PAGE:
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Do Indian people in general feel more allegiance to the nation of India or to their individual cultures? was a question that came on Quora. This is what i have to say about it.


I am no professional anthropologist but will try and address this one from my perspective.

The fact is that India is a huge country. It has a population that exceeds the number living on the African continent!

Realistically, Indians have more reasons to be divided than be united. You can dice up the populations on any number of metrics – language, religion, caste, economic class or a combination of these.  The ‘India’ that we know now came into existence more or less only 200 years ago when the British took full control (c 1818). Till that time it was a mix of principalities and nation states which were, more often than not, at war with each other.

When the British left India in 1947, a large number of political observers predicted a fall out since the single common ‘enemy’ was now gone. It has been a matter of great mystery to many that this did NOT happen. I guess one reason is that the feeling of being Indian was strongly embedded in our psyche during 150 years of British rule. Also luckily the first few leaders after independence were giants who operated beyond the pale of narrow political considerations and they kept this feeling going. Mainstream political parties stressed the unity amidst diversity all through.

There have been separatist movements but they have not really ended up in secession. Also in most cases secession movements were based on very real political and economic marginalisation.  Invariably the central government has responded positively, allayed fears and kept the country intact.

The national identity is very strong.

However, that does not mean that the sub-cultural identities are weak. Most of these identities are around geographies. Let me explain; Kerala is a State in Southern India. It has almost equal number of people from three religions Hinduism, Islam and Christianity. A Hindu Brahmin in Kerala worships the same (almost) Gods as a Brahmin in say North India. However, culturally (language, diet, art and even one festival!) the Kerala Hindu Brahmin has more in common with his Muslim and Christian neighbours in Kerala. In fact apart from the religion, he has almost nothing in common with his brethren in North India. This is the case for most Indians.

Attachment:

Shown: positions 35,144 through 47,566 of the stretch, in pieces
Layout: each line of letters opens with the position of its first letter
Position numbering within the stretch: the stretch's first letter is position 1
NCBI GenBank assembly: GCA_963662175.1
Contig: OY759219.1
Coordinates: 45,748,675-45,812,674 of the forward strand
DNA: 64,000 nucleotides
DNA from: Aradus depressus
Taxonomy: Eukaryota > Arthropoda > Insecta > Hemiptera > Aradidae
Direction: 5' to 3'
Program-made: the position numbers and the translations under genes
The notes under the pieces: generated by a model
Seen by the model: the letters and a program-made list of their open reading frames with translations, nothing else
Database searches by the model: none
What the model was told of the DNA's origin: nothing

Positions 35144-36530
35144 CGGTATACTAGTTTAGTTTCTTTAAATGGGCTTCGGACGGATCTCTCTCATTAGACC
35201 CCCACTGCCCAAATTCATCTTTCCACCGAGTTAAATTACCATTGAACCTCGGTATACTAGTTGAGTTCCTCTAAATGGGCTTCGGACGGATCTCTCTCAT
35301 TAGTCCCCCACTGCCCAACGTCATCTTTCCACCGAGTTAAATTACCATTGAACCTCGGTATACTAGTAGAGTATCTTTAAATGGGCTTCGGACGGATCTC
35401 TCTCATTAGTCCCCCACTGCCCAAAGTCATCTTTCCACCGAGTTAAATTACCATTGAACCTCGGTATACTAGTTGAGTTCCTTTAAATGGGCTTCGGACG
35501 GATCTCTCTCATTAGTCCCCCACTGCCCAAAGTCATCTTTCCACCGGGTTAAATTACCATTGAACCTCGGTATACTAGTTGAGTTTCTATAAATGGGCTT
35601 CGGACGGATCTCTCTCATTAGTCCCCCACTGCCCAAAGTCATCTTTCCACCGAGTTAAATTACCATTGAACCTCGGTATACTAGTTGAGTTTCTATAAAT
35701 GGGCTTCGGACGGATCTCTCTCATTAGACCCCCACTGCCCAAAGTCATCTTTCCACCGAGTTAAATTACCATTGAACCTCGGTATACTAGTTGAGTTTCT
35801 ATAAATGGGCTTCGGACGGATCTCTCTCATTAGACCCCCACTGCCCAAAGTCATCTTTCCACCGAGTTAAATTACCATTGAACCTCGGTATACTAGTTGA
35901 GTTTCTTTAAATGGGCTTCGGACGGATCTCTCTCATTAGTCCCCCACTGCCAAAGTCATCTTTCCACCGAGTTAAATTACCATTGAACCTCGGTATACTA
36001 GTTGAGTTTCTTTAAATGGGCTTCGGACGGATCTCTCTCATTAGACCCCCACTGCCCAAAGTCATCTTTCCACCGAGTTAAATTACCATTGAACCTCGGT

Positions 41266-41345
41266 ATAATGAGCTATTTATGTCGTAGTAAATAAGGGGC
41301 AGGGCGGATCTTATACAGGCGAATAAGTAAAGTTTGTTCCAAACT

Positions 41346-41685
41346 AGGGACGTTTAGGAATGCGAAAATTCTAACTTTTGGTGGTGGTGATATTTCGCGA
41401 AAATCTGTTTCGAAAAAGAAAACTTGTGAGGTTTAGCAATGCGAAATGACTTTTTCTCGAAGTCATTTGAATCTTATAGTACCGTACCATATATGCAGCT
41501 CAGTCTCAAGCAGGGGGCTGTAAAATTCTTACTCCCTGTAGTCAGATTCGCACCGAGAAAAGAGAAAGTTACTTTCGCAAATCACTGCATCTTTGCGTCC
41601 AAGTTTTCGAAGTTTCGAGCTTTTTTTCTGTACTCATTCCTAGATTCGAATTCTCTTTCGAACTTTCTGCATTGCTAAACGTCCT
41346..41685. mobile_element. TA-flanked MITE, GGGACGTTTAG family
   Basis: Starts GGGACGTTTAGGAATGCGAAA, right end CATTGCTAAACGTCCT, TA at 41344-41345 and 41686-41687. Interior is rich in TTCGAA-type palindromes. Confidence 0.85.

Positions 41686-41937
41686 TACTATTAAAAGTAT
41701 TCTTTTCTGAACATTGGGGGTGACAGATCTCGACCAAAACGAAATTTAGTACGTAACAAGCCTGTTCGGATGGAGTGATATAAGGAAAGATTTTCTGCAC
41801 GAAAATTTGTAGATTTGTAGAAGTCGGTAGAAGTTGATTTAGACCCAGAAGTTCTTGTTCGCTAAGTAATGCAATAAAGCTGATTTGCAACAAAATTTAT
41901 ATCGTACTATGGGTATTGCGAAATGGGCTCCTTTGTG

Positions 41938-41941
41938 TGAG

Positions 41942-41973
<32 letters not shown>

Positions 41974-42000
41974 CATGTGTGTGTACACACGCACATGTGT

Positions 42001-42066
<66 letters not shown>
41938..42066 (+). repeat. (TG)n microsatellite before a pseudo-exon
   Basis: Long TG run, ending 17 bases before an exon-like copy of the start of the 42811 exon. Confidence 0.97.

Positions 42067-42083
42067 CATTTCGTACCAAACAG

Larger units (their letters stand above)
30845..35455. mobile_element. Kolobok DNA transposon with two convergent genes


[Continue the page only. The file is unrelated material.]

The cultural identify is also very strong. 

The cultural identity is now very clearly manifested in the political space. Over the last 2-3 decades, the political landscape in India has changed and regional parties have emerged showcasing the aspirations of local peoples. No longer is it possible for any of the three national parties to form the central government on their own steam. The last such instance was 1984. (when the Congress won over 400 of the 500 odd parliament seats riding a sympathy wave following the assassination of the then prime Minister Mrs. Indira Gandhi)

Indians have now learnt the art of balancing both identities. Voting patterns in national and local elections provide a clear insight into how this is managed.

You take any Indian out of India and (s)he will be just Indian. If you are in India – be prepared to face a slew of identities.